chemical facts


/ chemical facts/ REACH legislation

Currently, the way regulators think about toxicity makes all the difference in what we end up exposing our bodies to. In the US, the approach is that even if a chemical has some inherent toxicity, it may still be safe to use under normal, or at least certain, conditions. The US government requires conclusive evidence that people exposed to a specific chemical will be harmed before it can be banned, and as a consequence far more chemicals are deemed “safe”, than in Europe. As a result there are numerous chemicals commonly used in American products (and other countries with similar standards, or with none at all) that are banned in European countries. In comparison, the precautionary principle applied in the EU through REACH means a potentially hazardous chemical can be banned despite the absence of a definitive scientific consensus.

REACH, which is the Registration, Evaluation and Authorisation of Chemicals, is a new European chemicals legislation which is intended to give the public greater protection from intentionally produced chemicals and was passed through the European Parliament in 2004, and became law in June 2007. When it came into force, chemical companies, for the first time had to provide basic health and environmental safety data on the chemicals they produce. Previously only chemicals that started production after 1981 required this data, representing less than 10% of chemicals on the market at that time.

REACH aims to identify extremely hazardous chemicals and give them a special classification as "substances of very high concern". These chemicals will be few in number, possibly around 2000 in total, but will require a special license, called an authorization for production, even for ones that have already been on the market for many years.

Another aim of REACH is to ensure chemicals of very high concern are phased out and replaced with suitable, safer alternatives. A chemical is classified as of very high concern if it can cause cancer, damage genetic material or is a reproductive toxin. Any chemical that cannot be broken down by nature and builds up in the bodies of human beings or wildlife is also classified as of high concern, even if there is no evidence that it is toxic. Substances that are known to interfere with the body´s hormone system are the final category that will require an authorisation.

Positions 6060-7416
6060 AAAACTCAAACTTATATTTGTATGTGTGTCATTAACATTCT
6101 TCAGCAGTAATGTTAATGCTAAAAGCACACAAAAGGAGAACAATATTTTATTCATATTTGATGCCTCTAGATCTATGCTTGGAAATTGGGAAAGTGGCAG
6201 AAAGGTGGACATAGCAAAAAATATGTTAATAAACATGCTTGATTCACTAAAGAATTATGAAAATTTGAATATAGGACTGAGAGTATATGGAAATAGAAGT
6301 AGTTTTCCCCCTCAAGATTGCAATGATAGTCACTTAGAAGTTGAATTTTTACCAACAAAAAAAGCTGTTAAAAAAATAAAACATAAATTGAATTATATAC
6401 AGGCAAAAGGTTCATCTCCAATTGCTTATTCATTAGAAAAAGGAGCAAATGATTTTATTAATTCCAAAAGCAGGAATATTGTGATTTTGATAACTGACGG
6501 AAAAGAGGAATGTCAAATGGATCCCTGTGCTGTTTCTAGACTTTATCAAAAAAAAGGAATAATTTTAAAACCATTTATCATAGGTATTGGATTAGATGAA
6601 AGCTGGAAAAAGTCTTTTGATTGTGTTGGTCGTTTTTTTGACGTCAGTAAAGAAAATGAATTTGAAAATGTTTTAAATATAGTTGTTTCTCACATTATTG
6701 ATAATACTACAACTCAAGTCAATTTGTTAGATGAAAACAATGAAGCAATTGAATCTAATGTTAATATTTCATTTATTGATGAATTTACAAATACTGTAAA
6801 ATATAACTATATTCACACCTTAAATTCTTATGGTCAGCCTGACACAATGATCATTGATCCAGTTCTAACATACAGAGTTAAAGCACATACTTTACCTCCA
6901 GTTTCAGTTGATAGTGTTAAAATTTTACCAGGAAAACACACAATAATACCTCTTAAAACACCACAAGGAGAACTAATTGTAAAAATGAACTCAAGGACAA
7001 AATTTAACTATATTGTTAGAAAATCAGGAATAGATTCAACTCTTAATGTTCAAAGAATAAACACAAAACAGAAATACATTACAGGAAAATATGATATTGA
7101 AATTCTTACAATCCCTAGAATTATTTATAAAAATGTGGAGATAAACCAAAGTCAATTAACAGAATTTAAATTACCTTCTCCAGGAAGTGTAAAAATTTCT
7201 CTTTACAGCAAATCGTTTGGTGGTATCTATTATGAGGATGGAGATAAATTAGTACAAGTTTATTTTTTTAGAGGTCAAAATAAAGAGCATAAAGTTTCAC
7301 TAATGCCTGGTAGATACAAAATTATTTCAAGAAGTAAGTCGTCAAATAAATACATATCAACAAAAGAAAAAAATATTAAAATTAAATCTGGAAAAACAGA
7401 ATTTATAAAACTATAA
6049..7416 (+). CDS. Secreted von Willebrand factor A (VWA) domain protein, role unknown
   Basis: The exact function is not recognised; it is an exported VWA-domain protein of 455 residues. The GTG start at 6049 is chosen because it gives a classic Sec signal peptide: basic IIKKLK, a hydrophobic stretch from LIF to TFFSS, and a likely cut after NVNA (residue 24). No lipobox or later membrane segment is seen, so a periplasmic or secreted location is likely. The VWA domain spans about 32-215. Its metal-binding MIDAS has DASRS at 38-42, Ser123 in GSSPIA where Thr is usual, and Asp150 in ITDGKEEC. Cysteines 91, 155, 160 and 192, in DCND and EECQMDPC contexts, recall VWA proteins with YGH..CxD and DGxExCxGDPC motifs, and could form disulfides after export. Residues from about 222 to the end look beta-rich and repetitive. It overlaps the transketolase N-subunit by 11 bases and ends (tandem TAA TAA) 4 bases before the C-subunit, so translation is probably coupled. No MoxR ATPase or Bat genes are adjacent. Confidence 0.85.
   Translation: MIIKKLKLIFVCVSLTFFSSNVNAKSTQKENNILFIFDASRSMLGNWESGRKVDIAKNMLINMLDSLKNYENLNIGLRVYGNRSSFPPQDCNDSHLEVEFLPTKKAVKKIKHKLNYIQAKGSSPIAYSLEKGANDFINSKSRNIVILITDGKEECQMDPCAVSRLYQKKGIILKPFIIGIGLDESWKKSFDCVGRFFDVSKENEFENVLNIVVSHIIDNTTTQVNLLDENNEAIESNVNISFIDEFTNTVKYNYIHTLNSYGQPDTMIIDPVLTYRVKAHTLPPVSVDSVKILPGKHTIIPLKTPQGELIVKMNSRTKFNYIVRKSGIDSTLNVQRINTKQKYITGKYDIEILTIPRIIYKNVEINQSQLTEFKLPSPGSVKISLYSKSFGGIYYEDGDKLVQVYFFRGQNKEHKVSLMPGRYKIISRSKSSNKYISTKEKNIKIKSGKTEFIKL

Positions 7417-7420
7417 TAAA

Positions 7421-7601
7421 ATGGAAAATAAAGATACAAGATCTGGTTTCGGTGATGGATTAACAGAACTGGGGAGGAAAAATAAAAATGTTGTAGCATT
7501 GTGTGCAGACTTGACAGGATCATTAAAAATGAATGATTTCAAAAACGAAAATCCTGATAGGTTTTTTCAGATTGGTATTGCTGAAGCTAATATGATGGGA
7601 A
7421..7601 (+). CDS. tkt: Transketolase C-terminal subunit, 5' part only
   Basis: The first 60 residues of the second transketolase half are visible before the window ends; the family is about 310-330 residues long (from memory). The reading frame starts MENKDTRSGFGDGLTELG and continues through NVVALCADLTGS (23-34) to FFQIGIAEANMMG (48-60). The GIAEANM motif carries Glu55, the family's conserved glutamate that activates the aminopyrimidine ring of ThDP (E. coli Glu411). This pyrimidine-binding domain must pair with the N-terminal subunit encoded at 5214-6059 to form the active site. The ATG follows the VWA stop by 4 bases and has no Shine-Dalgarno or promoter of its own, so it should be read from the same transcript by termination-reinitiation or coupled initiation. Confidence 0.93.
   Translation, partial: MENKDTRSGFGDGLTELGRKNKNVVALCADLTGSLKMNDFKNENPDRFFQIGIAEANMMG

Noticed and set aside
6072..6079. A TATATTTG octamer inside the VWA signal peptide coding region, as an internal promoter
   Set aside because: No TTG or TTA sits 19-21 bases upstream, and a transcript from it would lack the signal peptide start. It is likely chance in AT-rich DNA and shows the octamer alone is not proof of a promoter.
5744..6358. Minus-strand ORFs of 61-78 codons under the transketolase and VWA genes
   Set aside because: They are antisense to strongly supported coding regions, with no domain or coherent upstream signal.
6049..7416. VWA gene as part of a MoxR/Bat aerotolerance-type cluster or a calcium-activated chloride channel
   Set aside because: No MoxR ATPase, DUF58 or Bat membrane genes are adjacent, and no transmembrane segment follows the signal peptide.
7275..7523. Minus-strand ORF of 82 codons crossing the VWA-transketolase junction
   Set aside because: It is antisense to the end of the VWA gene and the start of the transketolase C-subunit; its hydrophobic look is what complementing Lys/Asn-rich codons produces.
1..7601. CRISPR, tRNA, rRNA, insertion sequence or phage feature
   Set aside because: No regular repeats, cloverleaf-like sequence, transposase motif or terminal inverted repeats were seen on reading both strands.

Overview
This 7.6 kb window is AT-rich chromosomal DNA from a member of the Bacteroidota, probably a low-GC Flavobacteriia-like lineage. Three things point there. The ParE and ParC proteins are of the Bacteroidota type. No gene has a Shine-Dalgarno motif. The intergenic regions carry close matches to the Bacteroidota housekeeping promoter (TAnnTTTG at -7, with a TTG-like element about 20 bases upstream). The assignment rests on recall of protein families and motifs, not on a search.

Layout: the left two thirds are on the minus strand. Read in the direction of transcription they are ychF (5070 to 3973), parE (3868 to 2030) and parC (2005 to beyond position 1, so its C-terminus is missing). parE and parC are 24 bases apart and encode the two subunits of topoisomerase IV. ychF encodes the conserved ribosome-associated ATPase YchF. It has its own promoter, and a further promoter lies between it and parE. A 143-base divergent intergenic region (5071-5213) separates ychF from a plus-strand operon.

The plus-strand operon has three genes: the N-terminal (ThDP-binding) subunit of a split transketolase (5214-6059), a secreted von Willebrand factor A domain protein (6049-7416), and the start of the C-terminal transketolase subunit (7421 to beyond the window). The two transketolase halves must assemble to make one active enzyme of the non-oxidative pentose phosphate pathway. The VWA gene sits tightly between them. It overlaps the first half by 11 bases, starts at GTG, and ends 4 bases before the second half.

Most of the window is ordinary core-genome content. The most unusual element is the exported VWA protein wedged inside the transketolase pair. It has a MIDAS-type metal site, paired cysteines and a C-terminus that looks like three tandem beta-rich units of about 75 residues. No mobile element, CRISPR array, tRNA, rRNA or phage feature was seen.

Because of the vast number of chemicals for which data is currently not available (100,000 known chemicals) REACH aims to prioritise data collection and about 30,000 chemicals will be included in the system. Those produced in the highest volumes and those already known to have dangerous properties will be dealt with first.

REACH also aims reduce the complexity of current chemicals legislation therefore new and old chemicals will be brought under the same regime and a number of other pieces of separate legislation will be brought under the one regulation.

Finally, the legislation expects to enhance the competitiveness of the European chemicals industry. It aims to do this by encouraging innovation (the old regulations stifled innovation) and by setting clear rules which will make the EU chemical industry a world leader in sustainable chemical production.

Despite the legislation of REACH, the Council of the European Union voted to allow many of these hazardous chemicals to continue to be used, even when safer alternatives are available, if it can be demonstrated that they would be ‘adequately controlled’ (Greenpeace, 2006).

The EU’s proposed REACH legislation could bring substitution into the mainstream however, if the substitution principle were at its heart, namely, that no harmful chemical should be authorised for continued use if safer substitutes are available. REACH could also create a single route to authorisation and a requirement for substitution, wherever possible, for ‘substances of very high concern’. This would level the playing field and create demand for safer alternatives, increase consumer confidence and stimulate innovation and competitiveness of the chemicals industry and downstream users in Europe. Most importantly, an end to the unnecessary use of the most hazardous substances would begin to reduce the levels of such chemicals in the environment and, as a consequence, our exposure to them, (Greenpeace, 2006).

For more information visit: or



/ textiles: the good

/ textiles: the bad

/ textiles: the ugly

/ sustainable textiles

/ REACH legislation

/ textile labelling

/ glossary

/ bibliography and links